Like so many innovations and imports, Buddhism is a mixture of old and new, East and West, conservative and revolutionary. It reflects the difficulty that is present in all social modify.
“Buddhism hasn’t has an original concept in 1000 years. ” Edward cullen Conze. Thirty Years of Buddhist Studies
Buddhism arrived in the West earlier in the nineteenth century, after the hundreds of years of Western economic and politics expansion. Asian religions like Buddhism were certainly known to travelers and missionaries long before then, but it was not until the early nineteenth century that will Buddhism fully captured the western imagination.
The nineteenth century had been one of social and philosophical upheaval, both for the west as well as for Hard anodized cookware cultures newly exposed to western tips, education, and values. So certainly, the versions of Buddhism that have come to the West, from that period forward, have been impacted by Western concepts, directly and indirectly, at the hands of both Western interpreters and Asian exponents.
Sometimes Buddhism is used to refute western ideas and support conventional world-views and values; sometimes it is adapted to meet the west on the west’s terms, to make it palatable and obtainable; sometimes it takes on the form of an apologia, to appease disparagement from the Western and to meet Western approval. Several in the West, like Schopenhauer in the 1830s, and of course many since then, hope to find justification for their own ideas simply by affirming common ground with Buddhism. Inevitably, Buddhism in the west continues to be strained through Western ideas and anticipation of it, just as Buddhism in Asian countries is influenced by its traditional western adaptations, as well as by conservative reactions away from them.
Cultures are not static. They adapt in the same way that living organisms do. If true stasis ever existed, it would lead to stagnation and extinction. This is as genuine for a culture, or an idea, since it is for a species. Cultural experience centers on the evolving tensions between opposites, inertia and momentum, tradition and change, innovation and convention.
The interplay and tensions between nomads plus farmers, between urban and rural populations, between orthodoxy and heresy, between members of one religion plus another, between invading and native people, is often the lifeblood of change and renewal, however violently it may play out, and however self-defeating the long-term consequences may be. Tensions of all kinds are just how cultural renewal, change, and advancement, and the impulse for human survival, have found expression down the ages.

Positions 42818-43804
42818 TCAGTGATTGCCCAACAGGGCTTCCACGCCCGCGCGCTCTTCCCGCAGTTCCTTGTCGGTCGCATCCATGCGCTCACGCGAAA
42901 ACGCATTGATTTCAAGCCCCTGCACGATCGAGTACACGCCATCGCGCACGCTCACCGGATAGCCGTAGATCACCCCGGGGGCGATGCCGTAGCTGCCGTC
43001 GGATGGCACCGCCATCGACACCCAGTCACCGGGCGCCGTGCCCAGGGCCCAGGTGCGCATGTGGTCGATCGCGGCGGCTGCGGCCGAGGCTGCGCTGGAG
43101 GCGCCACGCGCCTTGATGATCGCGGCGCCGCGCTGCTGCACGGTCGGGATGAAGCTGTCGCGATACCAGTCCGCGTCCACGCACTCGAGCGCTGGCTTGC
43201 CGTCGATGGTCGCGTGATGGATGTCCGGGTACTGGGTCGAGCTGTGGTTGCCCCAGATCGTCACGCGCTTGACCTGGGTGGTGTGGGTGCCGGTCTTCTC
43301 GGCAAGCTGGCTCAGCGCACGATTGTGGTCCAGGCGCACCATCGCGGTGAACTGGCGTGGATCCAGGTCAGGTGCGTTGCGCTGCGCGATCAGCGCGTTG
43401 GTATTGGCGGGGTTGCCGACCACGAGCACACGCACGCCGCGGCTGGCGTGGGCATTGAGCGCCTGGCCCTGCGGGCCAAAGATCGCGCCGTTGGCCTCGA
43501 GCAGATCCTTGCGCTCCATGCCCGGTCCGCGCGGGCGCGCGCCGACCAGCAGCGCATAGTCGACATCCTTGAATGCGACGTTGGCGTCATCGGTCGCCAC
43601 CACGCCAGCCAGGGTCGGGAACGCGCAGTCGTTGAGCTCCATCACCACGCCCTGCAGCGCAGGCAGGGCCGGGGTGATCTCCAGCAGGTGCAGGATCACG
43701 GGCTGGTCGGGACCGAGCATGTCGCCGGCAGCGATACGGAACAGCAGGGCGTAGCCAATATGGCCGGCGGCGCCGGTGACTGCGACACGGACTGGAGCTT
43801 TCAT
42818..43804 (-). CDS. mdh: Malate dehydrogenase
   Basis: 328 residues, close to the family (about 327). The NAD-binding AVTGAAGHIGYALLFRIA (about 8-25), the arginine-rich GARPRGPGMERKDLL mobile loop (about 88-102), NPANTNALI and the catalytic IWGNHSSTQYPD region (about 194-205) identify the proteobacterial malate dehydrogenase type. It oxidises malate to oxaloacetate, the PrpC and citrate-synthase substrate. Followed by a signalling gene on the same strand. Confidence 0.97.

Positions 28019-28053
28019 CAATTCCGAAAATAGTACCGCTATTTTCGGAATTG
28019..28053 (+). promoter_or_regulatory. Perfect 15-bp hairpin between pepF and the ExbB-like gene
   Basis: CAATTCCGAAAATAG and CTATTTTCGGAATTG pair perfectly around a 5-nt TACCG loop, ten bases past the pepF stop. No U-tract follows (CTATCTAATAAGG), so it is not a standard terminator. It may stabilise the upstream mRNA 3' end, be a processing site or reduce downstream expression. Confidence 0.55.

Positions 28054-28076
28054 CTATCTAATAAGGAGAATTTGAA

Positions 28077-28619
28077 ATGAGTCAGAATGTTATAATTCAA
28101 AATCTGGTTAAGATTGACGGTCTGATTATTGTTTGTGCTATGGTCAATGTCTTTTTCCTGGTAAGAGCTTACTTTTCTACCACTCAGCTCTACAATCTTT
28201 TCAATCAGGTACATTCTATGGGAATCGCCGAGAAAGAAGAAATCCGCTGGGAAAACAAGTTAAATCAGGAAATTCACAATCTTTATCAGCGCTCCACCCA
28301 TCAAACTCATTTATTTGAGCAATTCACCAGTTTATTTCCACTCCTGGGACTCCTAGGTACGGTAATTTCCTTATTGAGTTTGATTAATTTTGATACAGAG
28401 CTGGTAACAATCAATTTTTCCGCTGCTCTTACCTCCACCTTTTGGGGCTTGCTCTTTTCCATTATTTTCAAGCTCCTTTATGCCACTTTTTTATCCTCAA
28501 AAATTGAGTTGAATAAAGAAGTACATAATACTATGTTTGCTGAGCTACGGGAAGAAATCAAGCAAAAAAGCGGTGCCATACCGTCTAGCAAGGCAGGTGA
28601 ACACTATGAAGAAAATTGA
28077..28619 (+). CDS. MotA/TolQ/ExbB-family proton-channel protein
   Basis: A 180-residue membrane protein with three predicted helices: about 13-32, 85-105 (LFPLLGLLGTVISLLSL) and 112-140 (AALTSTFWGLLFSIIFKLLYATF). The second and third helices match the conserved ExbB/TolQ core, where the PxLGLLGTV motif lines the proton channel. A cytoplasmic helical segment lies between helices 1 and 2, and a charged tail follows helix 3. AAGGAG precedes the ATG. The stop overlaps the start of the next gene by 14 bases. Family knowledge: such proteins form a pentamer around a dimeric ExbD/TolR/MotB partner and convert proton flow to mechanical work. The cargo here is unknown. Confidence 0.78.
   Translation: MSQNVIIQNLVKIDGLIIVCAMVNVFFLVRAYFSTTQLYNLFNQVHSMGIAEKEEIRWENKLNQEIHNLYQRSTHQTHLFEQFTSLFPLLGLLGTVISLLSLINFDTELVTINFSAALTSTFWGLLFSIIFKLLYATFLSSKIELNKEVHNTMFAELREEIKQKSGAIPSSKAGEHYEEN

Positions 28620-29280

No surprise then, that as a species we also hunger for unchanging reality, for ideas that are pure plus reliable, uninfluenced by the flux of human tides. Our quest for it may be as old as human thought itself. How many angels can match on the head of a pin?
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Precisely why is I here? How did neutrinos and quarks emerge in the milliseconds following the big bang?
The quest for certainty has shown itself in Buddhism as it has in all the great traditions. Instructions handed down from founding sources have been taken to be absolutes, whether we call it Dharma, or The Word of God. How fantastic, an impartial observer might say, that the Truth has so many complicated and contradictory ways of expressing alone!
Exponents of Buddhism often pride themselves on the practicality and flexibility of their tradition, the fact that they have you do not have for a ‘God’ or of any kind of transcendent authority. Teachings about the relativity and subjectivity of the ‘self’ — anatta, and of the nature of truth — unya, have provided Buddhism with an effective eject button anytime there has been a tendency to be captured in absolutes. However , this has not prevented what has come down to us as instructions, anecdotes, or analogies to be taken as literal truth. Such is our hunger for assurance. Such is the tension between understanding and being, between understanding and embodiment — another tension associated with opposites that plays out within us.